xxxxxAs we have seen, in 1265 (H3), Simon de Montfort, having seized control of the government from Henry III (Edward’s father), formed the first semblance of a House of Commons, made up of representatives from the towns and knights of the shires. Thirty years later in 1295 Edward I took Montfort's assembly a step further. Named the Model Parliament, it included not only the aristocracy and higher clergy, but also representatives from the lower clergy and every shire, borough and city in the land - a combination, in fact, of a modern-day House of Lords and a House of Commons. As in the case of Montfort, this composition had little if anything to do with democracy. Edward just wanted the widest possible support for the funding of his expensive military campaigns. Nor was it a “model” in the true sense of the word. Many later assemblies were only attended by aristocrats and the higher clergy. Nevertheless, this parliament contained the germs of a democratic assembly and formed the basis for development when the opportunity eventually occurred.

xxxxxWe have seen that, in the reign of Henry III, the king had been obliged to accept the Constitutions of Clarendon in 1258 and these had set up a committee of barons to oversee the running of the country. In 1265 (H3), however, Simon de Montfort, having gained control of the government from Henry III, took a decisive, albeit small step towards the establishment of parliamentary democracy. He formed what might be seen as the first semblance of a House of Commons, made up of representatives from the towns and knights of the shires. The experiment did not last long, and it was doubtless introduced simply to widen Montfort’s support against his enemies, but such an assembly had been called and thus a seed had been sown.

xxxxxThe parliament set up by Edward I in 1295, thirty years later, took Montfort’s assembly a step further. Known as the Model Parliament, it was the first to include a wide range of representatives from outside the aristocracy and the higher clergy. It was comprised not only of earls, barons and bishops, for example, - the nucleus of a future House of Lords - but also of members of the lower clergy together with two knights from every shire, two burghers from each borough, and two representatives from each city - the nucleus, in fact, of a House of Commons.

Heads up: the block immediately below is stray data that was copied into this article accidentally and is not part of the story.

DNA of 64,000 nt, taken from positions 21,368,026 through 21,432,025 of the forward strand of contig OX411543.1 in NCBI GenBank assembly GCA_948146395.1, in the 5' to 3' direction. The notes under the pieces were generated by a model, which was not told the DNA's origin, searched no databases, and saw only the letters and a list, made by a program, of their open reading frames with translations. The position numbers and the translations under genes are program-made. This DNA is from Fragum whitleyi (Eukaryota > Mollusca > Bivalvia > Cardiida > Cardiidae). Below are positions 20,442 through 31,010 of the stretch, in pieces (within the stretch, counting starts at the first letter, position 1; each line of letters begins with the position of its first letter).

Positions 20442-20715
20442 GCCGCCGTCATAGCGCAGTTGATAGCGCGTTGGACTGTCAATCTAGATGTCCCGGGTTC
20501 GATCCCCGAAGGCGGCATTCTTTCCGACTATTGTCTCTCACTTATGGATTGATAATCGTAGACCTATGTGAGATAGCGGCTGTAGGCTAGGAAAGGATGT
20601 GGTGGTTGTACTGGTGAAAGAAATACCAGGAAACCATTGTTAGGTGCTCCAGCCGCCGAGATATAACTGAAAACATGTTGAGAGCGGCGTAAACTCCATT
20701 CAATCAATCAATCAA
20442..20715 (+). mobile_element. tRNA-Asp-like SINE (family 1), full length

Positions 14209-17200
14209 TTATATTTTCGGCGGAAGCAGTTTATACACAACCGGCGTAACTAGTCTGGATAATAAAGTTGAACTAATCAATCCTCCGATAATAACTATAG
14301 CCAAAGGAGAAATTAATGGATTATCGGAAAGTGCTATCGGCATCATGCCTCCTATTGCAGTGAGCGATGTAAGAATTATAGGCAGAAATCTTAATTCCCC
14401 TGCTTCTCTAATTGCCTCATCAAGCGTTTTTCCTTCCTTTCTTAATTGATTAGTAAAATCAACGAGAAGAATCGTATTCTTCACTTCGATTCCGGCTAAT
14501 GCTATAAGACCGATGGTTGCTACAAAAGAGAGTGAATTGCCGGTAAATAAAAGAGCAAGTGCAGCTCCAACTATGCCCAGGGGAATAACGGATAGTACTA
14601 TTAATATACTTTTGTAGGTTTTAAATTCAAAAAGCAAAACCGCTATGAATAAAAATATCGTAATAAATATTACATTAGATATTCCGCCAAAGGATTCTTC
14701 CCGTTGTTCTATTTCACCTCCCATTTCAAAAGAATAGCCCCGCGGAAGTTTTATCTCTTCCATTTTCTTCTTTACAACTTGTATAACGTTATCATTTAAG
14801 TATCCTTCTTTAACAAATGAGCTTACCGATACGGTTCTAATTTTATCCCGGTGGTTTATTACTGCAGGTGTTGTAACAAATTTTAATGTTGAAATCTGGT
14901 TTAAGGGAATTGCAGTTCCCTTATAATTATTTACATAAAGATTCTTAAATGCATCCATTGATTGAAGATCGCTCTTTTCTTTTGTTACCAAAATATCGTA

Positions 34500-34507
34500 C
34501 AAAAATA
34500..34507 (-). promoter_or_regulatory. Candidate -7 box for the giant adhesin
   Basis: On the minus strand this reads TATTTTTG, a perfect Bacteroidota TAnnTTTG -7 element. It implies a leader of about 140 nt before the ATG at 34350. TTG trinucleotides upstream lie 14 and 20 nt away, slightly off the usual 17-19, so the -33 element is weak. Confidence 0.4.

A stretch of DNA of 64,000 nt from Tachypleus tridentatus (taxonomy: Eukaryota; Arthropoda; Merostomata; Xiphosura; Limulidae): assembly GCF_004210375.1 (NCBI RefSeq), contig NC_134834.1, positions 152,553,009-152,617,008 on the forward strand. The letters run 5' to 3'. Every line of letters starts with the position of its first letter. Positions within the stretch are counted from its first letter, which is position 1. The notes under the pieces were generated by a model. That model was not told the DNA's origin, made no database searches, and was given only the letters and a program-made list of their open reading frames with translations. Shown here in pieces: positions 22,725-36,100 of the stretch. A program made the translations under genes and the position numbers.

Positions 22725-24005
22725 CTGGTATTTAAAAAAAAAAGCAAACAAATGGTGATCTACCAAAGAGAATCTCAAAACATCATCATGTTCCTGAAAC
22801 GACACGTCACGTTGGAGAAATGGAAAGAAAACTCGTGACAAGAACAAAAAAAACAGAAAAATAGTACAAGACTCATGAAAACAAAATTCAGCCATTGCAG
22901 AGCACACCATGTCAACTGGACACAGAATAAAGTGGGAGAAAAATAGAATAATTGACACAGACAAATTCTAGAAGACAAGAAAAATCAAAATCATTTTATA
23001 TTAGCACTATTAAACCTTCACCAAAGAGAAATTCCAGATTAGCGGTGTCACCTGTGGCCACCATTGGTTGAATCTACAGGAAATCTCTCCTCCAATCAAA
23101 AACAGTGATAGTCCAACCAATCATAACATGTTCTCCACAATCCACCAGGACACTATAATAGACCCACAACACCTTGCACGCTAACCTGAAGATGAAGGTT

xxxxxAgain, the reasons for the setting up of such an assembly had little if anything to do with democracy - a concept not understood in these times. Edward wanted the widest support possible within the country in order to finance his expensive military expeditions, whether they be to Wales, Scotland or France. There was no question of this assembly passing any legislation. Indeed, the term “Model” is itself something of a misnomer, because many assemblies summoned after this date did not follow the same composition. In fact, many reverted to earlier times and were only attended by barons and the like.

xxxxxHowever, Edward’s parliament of 1295 did contain the essential elements of a workable and - broadly speaking - democratic system of government, and as such it formed the basis for long-term development and improvement. Given time, as we shall see, there would be other monarchs who needed the wide support that such an assembly offered, and therein lay its strength and eventual path to survival and success.



Parliament: medieval manuscript thought to show Edward I presiding over parliament c1300 – contained in The Oxford Illustrated History of the British Monarchy, by John Cannon and Ralph A. Griffiths, published in Oxford in 1988, artist unknown.